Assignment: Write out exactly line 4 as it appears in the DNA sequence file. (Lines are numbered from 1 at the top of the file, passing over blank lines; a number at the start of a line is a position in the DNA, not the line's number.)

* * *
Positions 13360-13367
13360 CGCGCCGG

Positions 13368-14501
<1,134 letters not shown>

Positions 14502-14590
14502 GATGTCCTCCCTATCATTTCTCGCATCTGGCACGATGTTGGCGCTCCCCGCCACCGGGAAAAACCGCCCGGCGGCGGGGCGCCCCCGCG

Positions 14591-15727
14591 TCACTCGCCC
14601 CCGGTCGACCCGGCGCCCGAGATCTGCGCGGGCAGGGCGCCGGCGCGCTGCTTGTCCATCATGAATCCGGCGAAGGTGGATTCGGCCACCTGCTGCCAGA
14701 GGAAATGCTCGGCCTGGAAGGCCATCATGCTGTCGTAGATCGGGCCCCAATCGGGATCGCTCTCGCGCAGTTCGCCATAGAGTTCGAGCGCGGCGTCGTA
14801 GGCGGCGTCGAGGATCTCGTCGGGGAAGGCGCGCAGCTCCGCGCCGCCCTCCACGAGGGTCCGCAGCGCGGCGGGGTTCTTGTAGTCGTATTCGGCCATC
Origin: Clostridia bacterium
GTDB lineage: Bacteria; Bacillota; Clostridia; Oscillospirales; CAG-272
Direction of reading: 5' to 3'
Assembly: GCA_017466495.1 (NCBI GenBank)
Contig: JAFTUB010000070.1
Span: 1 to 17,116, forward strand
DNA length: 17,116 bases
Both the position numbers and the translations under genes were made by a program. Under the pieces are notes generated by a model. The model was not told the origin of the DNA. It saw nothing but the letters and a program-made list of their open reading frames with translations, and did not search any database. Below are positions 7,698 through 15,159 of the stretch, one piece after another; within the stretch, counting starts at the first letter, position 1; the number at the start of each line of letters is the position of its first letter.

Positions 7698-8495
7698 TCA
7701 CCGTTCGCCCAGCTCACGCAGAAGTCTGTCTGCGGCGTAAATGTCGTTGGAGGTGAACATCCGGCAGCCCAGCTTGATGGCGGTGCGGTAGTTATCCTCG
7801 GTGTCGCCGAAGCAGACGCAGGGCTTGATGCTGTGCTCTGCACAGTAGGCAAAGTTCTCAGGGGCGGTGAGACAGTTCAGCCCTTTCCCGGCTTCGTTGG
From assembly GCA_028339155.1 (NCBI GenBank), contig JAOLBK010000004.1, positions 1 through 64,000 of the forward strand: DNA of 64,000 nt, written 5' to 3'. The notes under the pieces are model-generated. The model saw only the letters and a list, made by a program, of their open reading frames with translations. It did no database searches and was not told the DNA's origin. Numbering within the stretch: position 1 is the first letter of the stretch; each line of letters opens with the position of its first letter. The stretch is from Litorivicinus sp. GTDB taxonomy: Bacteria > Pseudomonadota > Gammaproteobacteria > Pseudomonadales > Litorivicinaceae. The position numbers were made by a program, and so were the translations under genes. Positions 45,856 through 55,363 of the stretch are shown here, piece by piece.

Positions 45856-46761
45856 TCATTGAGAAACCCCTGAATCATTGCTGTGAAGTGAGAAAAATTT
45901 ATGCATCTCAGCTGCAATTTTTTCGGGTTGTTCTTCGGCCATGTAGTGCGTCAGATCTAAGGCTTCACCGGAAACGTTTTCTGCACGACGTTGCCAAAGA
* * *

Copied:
<1,134 letters not shown>